Physicists create 3D light

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The creators hope to use this light to store and process data on quantum computers.

According to the journal Nature Communications, physicists were able to create three-dimensional light similar to what is called a skirmone, a type of magnetic vortex that appears intermittently inside certain objects. Studying this will help in discovering new data storage systems.

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Mark Dennis, a professor at the University of Birmingham, says: “We’ve made great strides in studying two – dimensional skirmins, but we’re not yet clear how to reproduce them in three – dimensional.

Skyrmions are quantum particles with a negative center and positively charged edges, similar in structure and shape to a miniature magnetic vortex. They are highly stable structures that allow the spindle to be used as durable and economical memory cells for quantum computers.

As you know, in recent years, scientists have discovered several ways to create two – dimensional analogs of skirmishes within different magnetic fields. This allows you to create new types of storage devices. But the lack of a clear idea among physicists about the nature of these particles in three-dimensional space hinders progress in this area.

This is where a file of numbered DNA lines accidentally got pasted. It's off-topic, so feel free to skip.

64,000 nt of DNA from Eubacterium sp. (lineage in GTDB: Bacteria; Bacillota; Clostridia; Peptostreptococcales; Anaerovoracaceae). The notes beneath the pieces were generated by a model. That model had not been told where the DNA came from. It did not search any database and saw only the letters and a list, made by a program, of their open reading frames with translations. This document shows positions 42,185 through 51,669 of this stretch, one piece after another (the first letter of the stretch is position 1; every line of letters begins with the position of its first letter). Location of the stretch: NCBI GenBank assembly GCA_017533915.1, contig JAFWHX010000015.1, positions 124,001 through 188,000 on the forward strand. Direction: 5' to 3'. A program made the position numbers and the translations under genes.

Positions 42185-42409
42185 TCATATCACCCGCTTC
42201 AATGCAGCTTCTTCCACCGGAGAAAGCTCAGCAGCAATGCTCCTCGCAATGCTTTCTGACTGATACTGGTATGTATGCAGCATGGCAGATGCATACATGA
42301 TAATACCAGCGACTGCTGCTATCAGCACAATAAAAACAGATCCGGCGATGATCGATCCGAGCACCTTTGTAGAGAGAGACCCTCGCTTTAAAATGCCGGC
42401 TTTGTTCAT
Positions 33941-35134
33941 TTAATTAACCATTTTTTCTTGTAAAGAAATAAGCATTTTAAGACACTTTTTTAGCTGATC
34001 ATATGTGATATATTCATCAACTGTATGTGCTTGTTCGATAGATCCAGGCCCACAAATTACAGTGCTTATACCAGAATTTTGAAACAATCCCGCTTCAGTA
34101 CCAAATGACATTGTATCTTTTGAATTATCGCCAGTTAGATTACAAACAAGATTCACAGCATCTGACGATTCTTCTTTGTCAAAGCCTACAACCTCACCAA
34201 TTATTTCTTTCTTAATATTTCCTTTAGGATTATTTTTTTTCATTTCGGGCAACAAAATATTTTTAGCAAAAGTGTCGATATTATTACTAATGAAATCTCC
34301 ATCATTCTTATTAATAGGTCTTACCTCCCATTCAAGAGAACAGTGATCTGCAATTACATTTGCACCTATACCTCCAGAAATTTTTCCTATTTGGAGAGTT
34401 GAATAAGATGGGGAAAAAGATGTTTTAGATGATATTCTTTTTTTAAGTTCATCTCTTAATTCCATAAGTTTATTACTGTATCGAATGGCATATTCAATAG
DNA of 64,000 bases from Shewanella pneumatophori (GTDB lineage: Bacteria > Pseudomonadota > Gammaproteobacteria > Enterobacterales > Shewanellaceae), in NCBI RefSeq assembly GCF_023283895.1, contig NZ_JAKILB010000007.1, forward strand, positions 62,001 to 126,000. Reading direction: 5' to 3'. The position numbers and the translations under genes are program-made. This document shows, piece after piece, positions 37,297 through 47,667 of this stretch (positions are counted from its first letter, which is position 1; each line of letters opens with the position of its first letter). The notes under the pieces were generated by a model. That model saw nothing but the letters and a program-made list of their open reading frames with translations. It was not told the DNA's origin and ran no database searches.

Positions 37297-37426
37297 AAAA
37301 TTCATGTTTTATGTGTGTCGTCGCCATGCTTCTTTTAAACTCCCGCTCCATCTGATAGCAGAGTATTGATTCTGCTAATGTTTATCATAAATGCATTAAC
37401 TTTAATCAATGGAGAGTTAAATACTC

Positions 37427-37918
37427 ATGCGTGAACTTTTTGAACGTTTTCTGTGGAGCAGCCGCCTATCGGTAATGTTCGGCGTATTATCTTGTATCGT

Now British scientists, in collaboration with colleagues from Germany and Japan, have made significant progress in solving this problem, creating the first three-dimensional optical analog of Skyrmiones using two laser beams and a series of optical devices that allow light. “Twist” in a particular way.

Using this method, the researchers were able to change the polarization of the laser beams and their phase characteristics, because their integration led to the formation of a funnel-shaped structure, which led to the repetition of magnetic properties in it. This method allowed researchers to determine the exact shape of a three-dimensional quasi-particle and to study its structure and properties in detail.

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The researchers hope that these results will help Skyrmiones’ magnetic properties to be more accurately controlled, which could in the near future match their optical rivals for quantum computers and new types of computers for data storage and information processing.

Source: TASS

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